June 24, 2010

Astonishingly, as Wall Street reform enters its final hours a tired, generic corporate refrain against regulation is gaining traction. As bigwig bankers and their lobbyist brethren fight to defeat tough new rules on derivatives—the crazy casino that brought down AIG—all their sloganeers can come up with is the trite wail that serious rules will send this risky business overseas. It’d be funny if members of Congress weren’t taking it seriously.

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“Oh no—the business will go overseas!” is the last-ditch, we’re-about-to-lose-this-one cry of despair for corporate executives in every industry. Crack down on a profitable abuse in the United States, and the entire business will move to London or Mumbai, sending jobs and tax revenue abroad with it– or so the argument goes. You only hear this line when CEOs know they have no case, and have to divert attention away from the real substance of the policy debate. In the case of Wall Street abuses, this nonsense is especially ridiculous. The bank lobby really just doesn’t have any good arguments to launch in its favor, so it’s falling back on generic corporate jargon.

In reality, the U.S. has extremely broad authority to crack down on derivatives activity abroad, we just don’t have a whole lot of good rules on derivatives for regulators to enforce. It’s extremely difficult for financial institutions to simply offshore their risky derivatives business to avoid oversight. Under current law, the Commodity Futures Trading Commission has the authority to regulate any trading done by foreign firms on behalf of U.S. clients, any trading of U.S. assets conducted by foreign institutions and any trading that causes a “substantial disruption” in U.S. markets. Just about anything the CFTC wants to get its hands on, it can, and the current CFTC Chairman, Gary Gensler, is a committed reformer. We just need to write good rules for his agency to enforce.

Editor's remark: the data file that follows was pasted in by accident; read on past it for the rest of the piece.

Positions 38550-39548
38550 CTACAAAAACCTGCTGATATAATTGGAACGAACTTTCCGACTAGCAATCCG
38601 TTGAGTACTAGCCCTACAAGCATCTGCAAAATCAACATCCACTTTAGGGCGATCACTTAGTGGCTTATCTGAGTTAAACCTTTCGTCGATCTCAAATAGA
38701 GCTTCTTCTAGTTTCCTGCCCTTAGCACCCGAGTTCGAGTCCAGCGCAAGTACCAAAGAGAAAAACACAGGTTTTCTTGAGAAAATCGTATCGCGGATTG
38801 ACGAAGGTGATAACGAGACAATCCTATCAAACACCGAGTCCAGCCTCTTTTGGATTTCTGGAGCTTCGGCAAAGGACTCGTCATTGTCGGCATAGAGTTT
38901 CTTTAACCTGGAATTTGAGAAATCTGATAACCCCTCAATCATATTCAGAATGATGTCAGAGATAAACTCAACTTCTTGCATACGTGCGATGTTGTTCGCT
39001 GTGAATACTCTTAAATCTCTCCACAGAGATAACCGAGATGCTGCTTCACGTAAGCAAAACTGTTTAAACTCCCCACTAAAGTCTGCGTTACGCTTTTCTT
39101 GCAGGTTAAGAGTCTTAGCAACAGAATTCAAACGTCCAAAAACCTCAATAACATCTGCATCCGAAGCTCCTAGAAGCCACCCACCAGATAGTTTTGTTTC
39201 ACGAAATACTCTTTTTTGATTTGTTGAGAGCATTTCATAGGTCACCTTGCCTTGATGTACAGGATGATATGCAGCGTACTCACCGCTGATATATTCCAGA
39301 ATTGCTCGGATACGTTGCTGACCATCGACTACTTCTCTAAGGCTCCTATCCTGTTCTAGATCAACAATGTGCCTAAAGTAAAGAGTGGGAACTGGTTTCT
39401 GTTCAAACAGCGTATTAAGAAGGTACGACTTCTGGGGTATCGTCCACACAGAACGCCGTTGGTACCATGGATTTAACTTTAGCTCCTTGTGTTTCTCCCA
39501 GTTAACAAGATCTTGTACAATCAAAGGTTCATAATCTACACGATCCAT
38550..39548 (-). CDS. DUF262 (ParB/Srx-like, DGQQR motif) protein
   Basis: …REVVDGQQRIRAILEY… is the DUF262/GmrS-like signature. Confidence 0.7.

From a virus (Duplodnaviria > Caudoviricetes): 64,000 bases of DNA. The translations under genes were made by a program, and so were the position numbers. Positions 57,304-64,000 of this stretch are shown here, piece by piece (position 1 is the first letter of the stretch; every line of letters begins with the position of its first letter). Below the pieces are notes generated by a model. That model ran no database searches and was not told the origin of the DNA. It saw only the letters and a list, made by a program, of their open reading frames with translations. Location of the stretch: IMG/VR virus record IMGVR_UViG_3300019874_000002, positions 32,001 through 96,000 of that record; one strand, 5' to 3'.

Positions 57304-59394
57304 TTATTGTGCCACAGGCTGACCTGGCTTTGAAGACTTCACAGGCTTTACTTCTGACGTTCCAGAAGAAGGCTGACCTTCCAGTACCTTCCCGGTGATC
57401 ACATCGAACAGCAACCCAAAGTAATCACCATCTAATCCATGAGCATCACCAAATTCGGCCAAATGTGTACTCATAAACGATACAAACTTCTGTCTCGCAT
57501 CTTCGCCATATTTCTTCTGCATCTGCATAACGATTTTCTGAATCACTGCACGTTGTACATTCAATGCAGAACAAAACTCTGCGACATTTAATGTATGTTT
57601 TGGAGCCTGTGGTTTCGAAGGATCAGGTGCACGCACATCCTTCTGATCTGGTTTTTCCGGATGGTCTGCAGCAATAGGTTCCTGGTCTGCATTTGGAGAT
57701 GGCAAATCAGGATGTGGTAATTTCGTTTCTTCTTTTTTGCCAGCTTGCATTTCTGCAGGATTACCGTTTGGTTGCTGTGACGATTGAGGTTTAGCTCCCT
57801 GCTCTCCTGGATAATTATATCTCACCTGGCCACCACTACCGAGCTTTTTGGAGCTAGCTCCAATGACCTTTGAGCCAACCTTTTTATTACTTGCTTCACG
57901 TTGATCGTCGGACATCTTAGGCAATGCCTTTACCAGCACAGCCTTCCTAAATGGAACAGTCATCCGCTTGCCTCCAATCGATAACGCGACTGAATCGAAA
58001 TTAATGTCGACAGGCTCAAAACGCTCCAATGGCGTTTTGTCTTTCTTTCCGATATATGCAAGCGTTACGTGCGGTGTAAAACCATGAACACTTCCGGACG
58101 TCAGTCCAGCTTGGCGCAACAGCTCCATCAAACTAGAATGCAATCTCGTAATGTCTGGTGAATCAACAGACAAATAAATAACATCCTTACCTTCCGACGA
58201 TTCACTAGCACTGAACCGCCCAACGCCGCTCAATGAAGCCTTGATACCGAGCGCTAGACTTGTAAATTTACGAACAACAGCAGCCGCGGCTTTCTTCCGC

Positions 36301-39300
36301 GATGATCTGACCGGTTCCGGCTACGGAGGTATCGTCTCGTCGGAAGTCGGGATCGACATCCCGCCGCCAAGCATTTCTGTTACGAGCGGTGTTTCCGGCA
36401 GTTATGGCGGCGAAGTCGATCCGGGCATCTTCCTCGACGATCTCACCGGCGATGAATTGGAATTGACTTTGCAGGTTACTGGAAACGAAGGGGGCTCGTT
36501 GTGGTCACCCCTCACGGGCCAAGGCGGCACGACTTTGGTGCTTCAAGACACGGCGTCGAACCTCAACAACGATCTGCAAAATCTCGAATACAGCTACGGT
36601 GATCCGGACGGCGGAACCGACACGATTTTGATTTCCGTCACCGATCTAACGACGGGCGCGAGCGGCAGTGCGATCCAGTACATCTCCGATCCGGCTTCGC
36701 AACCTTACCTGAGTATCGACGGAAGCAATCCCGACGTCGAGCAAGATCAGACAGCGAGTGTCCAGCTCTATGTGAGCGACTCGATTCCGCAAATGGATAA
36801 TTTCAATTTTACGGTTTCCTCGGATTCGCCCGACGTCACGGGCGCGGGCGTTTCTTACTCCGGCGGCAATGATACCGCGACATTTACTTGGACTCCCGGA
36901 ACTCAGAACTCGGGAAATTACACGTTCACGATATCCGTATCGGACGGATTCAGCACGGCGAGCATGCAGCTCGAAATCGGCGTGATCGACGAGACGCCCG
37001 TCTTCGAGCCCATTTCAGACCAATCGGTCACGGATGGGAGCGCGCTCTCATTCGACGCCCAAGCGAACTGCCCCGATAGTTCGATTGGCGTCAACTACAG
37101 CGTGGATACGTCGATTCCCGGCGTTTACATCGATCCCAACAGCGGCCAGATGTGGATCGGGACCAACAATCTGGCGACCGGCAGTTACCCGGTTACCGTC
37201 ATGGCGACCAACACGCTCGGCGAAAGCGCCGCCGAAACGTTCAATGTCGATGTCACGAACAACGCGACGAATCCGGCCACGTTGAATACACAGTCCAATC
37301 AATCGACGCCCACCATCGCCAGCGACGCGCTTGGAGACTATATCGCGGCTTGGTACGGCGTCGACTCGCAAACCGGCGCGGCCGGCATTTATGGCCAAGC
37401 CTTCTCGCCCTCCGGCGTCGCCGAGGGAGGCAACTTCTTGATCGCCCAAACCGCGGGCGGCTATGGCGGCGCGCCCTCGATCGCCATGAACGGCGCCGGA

Moreover, finance tricksters will have no incentive to move their destructive derivatives trading abroad, because the rules in other countries are, in fact, much tougher than those the U.S. is currently considering.


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